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Inflammatory pseudotumor-like follicular/fibroblastic dendritic cell sarcoma: focus on immunohistochemical profile and association with Epstein-Barr virus
Infectious Agents and Cancer volume 17, Article number: 63 (2022)
Inflammatory pseudotumour-like follicular/fibroblastic dendritic cell sarcoma (IPT-like FDCS) is a rare EBV-associated variant of follicular dendritic cell sarcoma, usually arising in the liver or spleen and characterized by a favourable prognosis. The neoplastic cells show variable follicular dendritic cell or fibroblastic reticular cell differentiation and their immunoprofile is still poorly characterized. We describe a case of splenic IPT-like FDCS with unexpected CD31 expression and provide a concise review of English literature on the topic.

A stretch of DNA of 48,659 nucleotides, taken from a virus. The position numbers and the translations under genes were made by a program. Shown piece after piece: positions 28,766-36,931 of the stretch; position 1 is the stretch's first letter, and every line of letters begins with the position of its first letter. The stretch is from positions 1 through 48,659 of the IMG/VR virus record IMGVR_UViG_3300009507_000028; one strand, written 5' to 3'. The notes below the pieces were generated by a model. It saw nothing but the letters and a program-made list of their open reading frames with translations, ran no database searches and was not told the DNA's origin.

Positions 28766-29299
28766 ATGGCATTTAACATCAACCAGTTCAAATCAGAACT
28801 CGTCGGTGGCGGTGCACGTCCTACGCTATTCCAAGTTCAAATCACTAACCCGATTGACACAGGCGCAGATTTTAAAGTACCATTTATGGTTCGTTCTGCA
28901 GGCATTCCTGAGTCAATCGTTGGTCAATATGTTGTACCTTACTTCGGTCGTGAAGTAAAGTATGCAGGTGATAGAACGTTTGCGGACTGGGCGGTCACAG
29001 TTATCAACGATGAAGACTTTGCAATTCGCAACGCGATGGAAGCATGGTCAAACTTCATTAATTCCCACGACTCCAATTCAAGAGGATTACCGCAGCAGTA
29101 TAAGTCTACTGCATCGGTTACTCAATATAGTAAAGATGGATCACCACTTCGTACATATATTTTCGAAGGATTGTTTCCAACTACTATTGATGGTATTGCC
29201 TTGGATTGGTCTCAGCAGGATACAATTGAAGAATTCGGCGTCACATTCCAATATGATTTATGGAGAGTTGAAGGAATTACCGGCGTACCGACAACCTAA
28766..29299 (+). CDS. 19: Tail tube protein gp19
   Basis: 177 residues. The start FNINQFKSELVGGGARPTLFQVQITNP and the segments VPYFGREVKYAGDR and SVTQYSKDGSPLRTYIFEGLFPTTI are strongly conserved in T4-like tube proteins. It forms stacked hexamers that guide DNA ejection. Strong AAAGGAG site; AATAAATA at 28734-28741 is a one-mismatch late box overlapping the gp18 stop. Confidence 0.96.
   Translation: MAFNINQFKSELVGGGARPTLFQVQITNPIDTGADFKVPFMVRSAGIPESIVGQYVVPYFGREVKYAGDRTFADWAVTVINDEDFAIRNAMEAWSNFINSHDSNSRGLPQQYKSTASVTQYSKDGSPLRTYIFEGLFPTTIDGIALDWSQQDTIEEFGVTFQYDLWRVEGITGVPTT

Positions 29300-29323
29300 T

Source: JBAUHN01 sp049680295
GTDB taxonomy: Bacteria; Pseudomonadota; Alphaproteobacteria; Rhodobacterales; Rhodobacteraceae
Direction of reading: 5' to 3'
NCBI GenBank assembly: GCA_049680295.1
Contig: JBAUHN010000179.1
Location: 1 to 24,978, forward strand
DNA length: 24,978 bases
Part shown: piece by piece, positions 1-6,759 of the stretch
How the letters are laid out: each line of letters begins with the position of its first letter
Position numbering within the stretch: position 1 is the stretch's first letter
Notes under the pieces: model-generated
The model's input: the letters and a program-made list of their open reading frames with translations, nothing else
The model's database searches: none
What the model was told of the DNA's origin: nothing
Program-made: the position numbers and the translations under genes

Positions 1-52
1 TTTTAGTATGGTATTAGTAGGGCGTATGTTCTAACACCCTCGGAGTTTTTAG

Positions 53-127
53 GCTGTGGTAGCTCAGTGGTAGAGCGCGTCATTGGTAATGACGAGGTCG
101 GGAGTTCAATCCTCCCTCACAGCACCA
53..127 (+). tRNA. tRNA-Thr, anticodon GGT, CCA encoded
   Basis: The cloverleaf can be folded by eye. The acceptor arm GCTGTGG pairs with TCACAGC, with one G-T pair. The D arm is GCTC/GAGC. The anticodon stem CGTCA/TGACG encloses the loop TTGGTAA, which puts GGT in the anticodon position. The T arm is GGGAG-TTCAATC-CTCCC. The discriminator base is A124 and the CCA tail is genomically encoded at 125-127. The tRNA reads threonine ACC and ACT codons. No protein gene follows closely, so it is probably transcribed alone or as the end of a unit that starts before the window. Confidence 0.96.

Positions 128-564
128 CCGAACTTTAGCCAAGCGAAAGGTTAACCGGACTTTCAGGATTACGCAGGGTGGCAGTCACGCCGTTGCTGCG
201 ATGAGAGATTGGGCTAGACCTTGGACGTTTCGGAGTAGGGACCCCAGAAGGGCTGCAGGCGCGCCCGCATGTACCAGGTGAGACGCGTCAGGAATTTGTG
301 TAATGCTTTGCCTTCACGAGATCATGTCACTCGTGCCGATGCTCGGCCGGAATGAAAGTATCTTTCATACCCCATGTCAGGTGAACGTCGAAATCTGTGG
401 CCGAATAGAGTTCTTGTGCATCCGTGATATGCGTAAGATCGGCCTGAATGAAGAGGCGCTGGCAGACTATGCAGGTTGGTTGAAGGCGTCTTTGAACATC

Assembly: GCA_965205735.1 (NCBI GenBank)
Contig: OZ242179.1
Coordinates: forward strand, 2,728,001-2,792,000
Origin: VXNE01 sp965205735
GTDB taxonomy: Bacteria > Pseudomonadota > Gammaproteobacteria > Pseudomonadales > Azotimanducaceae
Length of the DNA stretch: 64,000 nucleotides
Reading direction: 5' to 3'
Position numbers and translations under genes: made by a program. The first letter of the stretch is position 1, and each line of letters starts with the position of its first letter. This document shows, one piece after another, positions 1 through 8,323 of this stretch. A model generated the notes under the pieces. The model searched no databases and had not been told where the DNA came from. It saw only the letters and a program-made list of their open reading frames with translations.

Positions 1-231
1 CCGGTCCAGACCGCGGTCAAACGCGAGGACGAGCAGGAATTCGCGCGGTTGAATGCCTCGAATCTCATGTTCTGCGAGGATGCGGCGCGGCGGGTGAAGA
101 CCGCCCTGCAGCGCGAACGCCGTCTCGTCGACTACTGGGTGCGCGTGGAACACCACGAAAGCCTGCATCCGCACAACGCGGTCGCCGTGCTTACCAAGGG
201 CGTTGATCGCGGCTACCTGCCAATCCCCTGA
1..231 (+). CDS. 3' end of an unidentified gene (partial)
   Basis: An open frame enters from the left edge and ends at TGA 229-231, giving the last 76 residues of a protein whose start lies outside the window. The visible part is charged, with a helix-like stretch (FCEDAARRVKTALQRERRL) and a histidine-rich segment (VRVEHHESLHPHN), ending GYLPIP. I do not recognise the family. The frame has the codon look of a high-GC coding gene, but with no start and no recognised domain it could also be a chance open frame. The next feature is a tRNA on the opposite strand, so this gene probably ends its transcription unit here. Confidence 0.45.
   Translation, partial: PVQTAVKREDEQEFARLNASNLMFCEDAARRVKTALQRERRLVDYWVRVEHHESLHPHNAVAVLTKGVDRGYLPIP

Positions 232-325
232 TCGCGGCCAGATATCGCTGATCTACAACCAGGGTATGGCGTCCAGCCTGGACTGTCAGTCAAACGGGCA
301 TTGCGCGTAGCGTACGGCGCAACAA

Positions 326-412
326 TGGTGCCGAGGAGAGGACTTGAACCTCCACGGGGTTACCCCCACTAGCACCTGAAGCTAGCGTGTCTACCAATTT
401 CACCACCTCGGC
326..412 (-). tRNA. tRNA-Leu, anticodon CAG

Follicular dendritic cell sarcoma (FDCS) is a well-characterised neoplastic proliferation of follicular dendritic cells arising in lymph nodes or in extranodal sites, including tonsils, gastrointestinal tract, mediastinum, peritoneum and lung. However, a subgroup of FDCSs, usually affecting the spleen and the liver, shows distinctive clinical, histomorphological and molecular features, such as marked female predilection, indolent clinical course, presence of a prominent inflammatory background and association with Epstein-Barr virus (EBV). Due to the intense inflammatory infiltrate, these tumours can morphologically mimic an inflammatory pseudotumour (IPT) or an inflammatory myofibroblastic tumour (IMT). In the latest WHO classification of Haematopoietic and Lymphoid Tissue Tumours , this peculiar form of FDCS is recognised as a separate variant and named IPT-like follicular/fibroblastic dendritic cell sarcoma. Such definition reflects the inconstant immunophenotype of the neoplastic cell population, showing variable follicular dendritic cell or fibroblastic reticular cell differentiation. Herein we describe a case diagnosed as splenic IPT-like FDCS with peculiar immunohistochemical findings.